How to Vet Pros to Add to Your Wedding Day Team

A successful wedding relies on the careful coordination of its planning team, with every last detail accounted for when the big day rolls around. But not every vendor is a fit for every wedding — factors like aesthetic style, skill level, packaging, and pricing all come into play when choosing the professionals who will bring your wedding vision to life. 

That’s why couples must take care to vet their vendors before signing on any dotted lines. Doing so ensures a smooth and comfortable planning process, as well as a celebration that meets (or exceeds) expectations. 

“Taking the time and doing the research to vet wedding professionals prior to reaching out will relieve so much stress and headaches,” states Bri Marbais of The Bridal Finery. “It can be overwhelming for couples if they have to constantly meet with different vendors and be disappointed. Find the best of the best on the front side and only plan on meeting with them.” 

As you navigate the market and build your wedding day team, here are some tips from the pros to consider when making final decisions. 

Photography: Cody Kurtz Photography

Consult with your booked team. 

Most couples start the planning process by booking their venue and planner before sourcing the rest of their vendors. Look to them for advice when adding to the team! 

“Start by asking your venue and other wedding pros you have already contracted if they have ever worked with the company before,” suggests Shannon Tarrant of “The local wedding community is small, and you want to find someone who has had a positive experience with them before you invest the time in meeting with them.” 

Nora Sheils of Bridal Bliss and Rock Paper Coin recommends letting a planner do the heavy lifting: “If you are working with a wedding planner, part of their worth comes into play at the very beginning with their tried and true vendor list. He/She/They will be able to recommend vendors that fit your budget, your personality, your aesthetic, and so on. They have done all the vetting so you don’t have to, and you can rest assured that your wedding pro team will be top-notch.”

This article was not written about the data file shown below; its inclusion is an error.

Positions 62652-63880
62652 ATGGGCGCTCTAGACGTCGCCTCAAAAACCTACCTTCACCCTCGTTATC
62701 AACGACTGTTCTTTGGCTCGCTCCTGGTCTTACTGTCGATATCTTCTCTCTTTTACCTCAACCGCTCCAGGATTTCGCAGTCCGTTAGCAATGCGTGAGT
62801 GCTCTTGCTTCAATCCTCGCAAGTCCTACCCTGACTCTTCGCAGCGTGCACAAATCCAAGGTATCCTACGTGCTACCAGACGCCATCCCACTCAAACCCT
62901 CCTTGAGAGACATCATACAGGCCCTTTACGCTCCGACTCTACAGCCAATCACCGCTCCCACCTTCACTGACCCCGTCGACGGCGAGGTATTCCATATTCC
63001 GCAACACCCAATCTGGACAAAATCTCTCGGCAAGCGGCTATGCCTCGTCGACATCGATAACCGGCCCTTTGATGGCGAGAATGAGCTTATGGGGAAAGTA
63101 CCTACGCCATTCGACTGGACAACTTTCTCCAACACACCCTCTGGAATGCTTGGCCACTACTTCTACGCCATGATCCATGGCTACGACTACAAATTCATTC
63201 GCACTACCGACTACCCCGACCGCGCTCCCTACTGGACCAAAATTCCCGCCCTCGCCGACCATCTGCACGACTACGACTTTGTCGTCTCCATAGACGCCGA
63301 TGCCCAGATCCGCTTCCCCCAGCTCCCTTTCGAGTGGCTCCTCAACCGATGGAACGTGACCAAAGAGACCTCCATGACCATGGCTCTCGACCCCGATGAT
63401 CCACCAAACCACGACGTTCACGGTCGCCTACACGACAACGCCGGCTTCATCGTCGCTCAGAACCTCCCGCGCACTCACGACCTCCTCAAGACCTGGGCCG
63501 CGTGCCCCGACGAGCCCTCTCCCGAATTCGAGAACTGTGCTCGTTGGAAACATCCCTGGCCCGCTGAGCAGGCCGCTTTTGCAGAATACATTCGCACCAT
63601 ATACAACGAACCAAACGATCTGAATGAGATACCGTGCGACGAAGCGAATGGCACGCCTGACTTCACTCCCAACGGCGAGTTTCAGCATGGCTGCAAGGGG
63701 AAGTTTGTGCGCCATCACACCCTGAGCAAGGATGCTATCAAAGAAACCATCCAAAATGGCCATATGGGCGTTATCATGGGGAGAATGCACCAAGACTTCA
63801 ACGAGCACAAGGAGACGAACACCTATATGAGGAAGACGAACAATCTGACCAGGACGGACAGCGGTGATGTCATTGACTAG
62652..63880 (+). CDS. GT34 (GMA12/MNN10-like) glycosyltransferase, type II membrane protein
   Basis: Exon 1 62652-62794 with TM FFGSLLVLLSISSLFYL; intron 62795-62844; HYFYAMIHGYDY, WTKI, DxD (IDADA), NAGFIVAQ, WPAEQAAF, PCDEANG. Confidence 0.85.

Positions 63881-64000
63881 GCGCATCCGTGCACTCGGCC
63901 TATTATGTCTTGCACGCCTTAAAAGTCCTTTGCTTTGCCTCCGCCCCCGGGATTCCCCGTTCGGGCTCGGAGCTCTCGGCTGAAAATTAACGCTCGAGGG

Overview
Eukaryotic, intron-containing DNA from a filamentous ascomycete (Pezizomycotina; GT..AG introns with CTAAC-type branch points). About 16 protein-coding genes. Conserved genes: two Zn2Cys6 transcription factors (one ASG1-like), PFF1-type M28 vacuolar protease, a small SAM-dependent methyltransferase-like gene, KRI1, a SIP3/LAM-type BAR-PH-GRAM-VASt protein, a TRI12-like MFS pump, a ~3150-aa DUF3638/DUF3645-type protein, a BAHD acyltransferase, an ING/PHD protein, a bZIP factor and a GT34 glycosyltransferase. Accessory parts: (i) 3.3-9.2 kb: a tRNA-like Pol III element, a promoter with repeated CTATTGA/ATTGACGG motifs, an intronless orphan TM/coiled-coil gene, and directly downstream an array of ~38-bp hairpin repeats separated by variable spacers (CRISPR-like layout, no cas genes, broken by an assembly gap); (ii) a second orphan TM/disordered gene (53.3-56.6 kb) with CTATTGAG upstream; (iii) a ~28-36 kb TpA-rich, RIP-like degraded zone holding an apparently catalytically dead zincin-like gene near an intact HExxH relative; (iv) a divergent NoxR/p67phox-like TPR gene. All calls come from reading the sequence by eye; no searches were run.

Do your due diligence. 

Regardless of recommendations from your booked pros, you’ll still want to do some light research to get a feel for a potential vendor. Reviewing their online presence can reveal a wealth of information about someone’s personality, reputation, and quality of service. 

“Looking at a vendor’s total internet presence is a great way to get a sense of how their business is run and the services they will perform,” says Meredith Ryncarz of Meredith Ryncarz Photography. “As you are looking at their online presence, ensure that you broaden your search to all social media and internet platforms they are part of (Instagram, Facebook, website, etc..) to ensure you see the most up-to-date information.” 

Jamie Chang of Mango Muse Events suggests looking at online reviews as well, adding: “Reviews are one of the best ways to check out a pro before meeting them because it gives you an idea of someone else’s experience.  It will show you what they are good at because the review will speak to that.  But it will also show you what they may not be so good at by what is omitted.  Depending on what you’re looking for, this can help you figure out whether it’s a good fit or not.” 

Planning: Rocket Science Events / Photography: Cadence & Eli

Look beyond services and skills. 

While you certainly want a professional who is an expert in their field and offers top-notch services, remember that you’ll also have to spend a significant amount of time with them! Personality is an essential piece of a successful working relationship, so get a feel for who they are — not just what they offer.